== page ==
From language, education and medicine to the courts, policing and promised political reforms, Hong Kongers have been told to accept compromise and make way for increasing numbers of mainlanders whose expectations are different.
That begs the question: Why should they? Too often — and it’s a mantra espoused by China’s leader for life Xi Jinping — the response is: “It’s China” or “China is special”.
China is not special. It simply has a world-beating population of 1.386 billion people and an alluring market for businessmen. But on a per capita GDP basis, according to the United Nations, China ranks 75th in the world, one place below Kazakhstan.
If Hong Kong was a country, statistically it would displace Australia at 10th spot in the personal wealth stakes and outrank Denmark, Singapore and Sweden.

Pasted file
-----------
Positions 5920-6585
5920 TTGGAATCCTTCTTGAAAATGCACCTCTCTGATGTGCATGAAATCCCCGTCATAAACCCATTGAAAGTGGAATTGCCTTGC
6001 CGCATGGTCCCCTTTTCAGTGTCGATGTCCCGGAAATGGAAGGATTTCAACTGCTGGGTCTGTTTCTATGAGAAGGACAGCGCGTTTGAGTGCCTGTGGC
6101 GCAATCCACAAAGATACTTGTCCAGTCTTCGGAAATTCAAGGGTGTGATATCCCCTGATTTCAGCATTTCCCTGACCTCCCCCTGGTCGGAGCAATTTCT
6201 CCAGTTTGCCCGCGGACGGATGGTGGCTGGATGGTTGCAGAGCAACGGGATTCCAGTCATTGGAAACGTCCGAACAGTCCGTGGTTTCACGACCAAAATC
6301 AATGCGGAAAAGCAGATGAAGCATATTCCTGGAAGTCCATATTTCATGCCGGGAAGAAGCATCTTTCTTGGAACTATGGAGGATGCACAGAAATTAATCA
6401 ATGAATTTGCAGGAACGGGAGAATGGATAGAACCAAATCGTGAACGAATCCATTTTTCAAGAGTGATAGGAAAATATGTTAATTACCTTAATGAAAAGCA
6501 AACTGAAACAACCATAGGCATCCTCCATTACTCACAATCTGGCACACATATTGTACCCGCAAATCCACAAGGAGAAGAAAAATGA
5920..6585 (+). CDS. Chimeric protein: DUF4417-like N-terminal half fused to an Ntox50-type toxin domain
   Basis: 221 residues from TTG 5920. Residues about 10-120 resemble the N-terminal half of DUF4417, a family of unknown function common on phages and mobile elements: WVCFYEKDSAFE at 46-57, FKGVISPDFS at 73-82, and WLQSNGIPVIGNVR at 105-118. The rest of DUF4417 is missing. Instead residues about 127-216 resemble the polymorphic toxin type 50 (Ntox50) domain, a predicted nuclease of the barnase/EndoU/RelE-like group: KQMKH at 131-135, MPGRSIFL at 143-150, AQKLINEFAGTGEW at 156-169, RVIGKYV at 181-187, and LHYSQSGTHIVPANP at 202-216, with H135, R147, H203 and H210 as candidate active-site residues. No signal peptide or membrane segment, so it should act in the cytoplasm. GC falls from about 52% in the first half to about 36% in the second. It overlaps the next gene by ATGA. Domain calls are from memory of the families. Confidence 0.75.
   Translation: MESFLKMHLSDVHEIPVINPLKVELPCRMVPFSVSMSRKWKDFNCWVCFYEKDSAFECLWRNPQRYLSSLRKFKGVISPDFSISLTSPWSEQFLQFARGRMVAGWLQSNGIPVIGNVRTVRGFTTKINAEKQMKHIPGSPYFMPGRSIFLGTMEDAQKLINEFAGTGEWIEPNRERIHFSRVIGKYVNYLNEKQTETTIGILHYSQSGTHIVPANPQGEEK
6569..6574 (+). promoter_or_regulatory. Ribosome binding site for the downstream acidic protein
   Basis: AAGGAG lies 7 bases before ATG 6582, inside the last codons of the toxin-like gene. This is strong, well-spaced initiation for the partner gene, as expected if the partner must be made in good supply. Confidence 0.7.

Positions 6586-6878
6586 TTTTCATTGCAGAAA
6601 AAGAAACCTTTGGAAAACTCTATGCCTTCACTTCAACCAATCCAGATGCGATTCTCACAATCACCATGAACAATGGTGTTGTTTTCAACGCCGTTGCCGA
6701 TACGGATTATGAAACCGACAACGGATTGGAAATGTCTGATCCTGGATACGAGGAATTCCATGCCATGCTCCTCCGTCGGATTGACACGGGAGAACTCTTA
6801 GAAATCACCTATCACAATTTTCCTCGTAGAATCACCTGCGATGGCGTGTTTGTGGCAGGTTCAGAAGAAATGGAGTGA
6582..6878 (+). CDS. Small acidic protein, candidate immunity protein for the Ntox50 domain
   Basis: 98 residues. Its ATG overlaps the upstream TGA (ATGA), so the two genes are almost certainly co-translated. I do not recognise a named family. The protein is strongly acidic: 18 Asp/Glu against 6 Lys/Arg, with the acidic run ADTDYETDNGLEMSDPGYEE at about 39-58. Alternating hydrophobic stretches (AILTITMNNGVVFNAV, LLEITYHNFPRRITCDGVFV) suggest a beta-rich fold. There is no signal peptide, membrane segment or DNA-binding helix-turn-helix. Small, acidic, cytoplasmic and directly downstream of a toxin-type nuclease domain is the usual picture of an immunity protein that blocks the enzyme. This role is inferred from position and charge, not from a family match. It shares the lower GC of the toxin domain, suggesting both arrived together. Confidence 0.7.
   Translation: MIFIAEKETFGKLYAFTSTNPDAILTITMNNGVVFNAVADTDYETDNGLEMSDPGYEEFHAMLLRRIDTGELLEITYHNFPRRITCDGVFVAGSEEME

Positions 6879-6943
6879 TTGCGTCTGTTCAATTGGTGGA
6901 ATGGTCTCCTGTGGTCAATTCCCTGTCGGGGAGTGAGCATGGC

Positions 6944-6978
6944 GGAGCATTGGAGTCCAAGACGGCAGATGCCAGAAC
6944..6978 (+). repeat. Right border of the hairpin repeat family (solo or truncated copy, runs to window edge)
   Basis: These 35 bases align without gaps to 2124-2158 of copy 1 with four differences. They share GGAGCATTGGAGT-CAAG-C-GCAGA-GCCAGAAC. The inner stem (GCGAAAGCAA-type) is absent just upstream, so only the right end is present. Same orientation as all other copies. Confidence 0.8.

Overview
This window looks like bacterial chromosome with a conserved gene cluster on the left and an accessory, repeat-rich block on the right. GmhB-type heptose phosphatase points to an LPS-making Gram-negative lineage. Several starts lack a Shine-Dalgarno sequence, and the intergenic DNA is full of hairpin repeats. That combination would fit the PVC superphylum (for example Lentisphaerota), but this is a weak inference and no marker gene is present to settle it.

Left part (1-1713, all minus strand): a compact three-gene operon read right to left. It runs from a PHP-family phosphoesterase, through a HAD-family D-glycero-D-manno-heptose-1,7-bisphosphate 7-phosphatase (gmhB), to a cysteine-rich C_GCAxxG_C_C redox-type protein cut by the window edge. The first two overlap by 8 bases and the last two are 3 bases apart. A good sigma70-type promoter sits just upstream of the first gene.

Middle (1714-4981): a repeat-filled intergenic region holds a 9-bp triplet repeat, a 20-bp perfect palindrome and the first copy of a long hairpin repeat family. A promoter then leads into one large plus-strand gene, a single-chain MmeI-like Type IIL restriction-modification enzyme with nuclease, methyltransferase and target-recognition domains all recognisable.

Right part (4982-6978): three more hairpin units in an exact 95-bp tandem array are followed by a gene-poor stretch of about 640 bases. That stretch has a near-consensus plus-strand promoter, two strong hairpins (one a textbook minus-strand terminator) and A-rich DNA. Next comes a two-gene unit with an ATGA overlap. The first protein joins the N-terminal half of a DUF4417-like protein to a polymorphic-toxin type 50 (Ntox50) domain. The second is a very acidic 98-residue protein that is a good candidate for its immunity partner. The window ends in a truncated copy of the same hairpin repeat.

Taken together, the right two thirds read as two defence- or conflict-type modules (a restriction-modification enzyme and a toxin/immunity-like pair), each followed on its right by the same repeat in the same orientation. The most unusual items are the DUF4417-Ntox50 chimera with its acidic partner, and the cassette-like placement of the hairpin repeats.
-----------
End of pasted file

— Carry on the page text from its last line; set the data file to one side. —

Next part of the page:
On paper the former British colony looks rich but among the poor it’s semantics and among the protesters it’s about quality of life, not the quantity which gives Beijing its clout.
That goes to the heart of arguments laid down by Joshua Wong, the poster boy of the pro-democracy movement, who recently completed a stint in prison for civil disobedience and has labelled Hong Kong as the “new Berlin” in another Cold War.
“Beijing shouldn’t have it both ways, reaping all the economic benefits of Hong Kong’s standing in the world while eradicating our sociopolitical identity,” Wong recently told a congressional commission in the United States where legislation is being drawn up in support Hong Kong’s civil rights.
His point is that China is communist but Hong Kong is Western.